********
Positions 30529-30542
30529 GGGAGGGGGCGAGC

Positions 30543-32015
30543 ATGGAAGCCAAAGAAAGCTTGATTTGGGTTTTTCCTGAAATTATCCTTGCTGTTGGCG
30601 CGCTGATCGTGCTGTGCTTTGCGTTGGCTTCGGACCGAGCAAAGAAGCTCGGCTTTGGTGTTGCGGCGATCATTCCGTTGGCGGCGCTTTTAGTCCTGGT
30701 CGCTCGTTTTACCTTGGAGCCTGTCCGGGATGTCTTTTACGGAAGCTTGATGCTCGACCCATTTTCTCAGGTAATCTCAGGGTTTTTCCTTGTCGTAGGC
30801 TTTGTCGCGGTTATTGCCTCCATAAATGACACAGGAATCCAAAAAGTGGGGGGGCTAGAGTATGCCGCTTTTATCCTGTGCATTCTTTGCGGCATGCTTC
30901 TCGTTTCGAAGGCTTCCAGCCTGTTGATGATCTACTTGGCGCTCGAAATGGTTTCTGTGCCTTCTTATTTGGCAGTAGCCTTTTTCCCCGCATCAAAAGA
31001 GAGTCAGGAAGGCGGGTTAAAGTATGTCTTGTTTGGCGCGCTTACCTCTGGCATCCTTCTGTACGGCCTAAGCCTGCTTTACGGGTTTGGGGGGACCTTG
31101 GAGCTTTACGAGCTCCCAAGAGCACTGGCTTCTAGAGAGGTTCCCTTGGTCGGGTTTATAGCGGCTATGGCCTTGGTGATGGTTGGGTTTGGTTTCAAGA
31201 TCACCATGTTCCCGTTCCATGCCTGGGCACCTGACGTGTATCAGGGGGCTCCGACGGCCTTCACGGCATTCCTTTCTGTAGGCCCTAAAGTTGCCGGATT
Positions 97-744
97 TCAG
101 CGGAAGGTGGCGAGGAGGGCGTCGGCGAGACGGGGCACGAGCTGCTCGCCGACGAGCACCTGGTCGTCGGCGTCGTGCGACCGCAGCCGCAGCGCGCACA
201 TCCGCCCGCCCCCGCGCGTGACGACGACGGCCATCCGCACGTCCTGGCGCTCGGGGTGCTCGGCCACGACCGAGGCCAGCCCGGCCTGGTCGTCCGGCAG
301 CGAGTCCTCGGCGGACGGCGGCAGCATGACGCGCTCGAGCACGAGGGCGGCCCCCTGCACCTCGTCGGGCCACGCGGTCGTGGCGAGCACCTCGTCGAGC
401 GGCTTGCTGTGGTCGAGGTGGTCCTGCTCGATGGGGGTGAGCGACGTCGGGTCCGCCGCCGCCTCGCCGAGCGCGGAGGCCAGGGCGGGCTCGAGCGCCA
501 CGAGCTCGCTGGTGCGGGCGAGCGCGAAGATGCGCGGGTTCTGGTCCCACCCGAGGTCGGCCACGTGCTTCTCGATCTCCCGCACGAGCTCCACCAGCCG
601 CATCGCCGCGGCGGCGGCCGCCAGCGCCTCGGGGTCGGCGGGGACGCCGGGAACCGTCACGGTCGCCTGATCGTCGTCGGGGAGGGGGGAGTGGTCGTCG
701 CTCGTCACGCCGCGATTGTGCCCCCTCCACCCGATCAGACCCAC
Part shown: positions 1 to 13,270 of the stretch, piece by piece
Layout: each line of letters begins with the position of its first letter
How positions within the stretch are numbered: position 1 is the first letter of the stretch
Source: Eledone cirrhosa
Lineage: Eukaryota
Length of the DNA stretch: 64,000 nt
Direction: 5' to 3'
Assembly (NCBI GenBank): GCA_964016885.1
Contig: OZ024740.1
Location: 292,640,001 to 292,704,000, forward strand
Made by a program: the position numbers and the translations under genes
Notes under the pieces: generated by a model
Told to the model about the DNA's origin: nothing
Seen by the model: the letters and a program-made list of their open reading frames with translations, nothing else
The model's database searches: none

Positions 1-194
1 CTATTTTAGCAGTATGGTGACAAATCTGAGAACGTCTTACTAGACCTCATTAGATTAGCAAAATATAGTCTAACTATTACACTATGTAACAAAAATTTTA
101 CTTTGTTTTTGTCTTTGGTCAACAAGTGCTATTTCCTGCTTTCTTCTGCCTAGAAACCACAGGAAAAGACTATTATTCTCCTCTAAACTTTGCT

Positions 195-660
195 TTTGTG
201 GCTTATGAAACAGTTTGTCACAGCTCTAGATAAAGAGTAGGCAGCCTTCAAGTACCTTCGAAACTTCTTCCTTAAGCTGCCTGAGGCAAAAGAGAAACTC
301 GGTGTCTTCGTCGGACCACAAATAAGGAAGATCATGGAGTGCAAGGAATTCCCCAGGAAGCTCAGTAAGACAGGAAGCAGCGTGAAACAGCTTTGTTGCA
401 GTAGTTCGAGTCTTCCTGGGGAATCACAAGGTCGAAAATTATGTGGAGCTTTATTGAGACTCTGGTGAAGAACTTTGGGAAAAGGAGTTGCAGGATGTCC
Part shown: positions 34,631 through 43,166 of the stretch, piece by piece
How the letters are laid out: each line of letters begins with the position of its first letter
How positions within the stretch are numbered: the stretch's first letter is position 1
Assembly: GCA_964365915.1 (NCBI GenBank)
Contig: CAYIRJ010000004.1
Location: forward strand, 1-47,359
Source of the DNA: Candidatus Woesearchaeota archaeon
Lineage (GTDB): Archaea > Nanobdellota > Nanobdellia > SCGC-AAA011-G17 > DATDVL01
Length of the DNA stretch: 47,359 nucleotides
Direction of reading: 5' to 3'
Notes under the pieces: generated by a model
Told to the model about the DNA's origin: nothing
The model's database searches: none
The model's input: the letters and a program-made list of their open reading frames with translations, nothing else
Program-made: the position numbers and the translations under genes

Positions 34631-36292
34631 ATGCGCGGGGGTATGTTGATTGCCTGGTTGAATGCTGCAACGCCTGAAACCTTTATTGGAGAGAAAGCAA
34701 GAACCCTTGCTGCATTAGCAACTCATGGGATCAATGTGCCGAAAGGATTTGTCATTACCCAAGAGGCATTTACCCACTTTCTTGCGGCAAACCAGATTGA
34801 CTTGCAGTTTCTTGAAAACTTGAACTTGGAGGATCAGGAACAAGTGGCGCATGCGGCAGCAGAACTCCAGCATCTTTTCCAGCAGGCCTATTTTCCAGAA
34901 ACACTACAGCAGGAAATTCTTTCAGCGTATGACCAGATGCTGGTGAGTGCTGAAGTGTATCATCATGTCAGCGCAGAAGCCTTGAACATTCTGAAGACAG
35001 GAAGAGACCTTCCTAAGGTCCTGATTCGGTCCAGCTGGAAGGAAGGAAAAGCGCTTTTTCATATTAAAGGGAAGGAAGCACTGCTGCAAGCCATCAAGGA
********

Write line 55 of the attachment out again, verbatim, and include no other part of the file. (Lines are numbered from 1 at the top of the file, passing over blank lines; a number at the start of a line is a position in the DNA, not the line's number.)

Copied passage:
Told to the model about the DNA's origin: nothing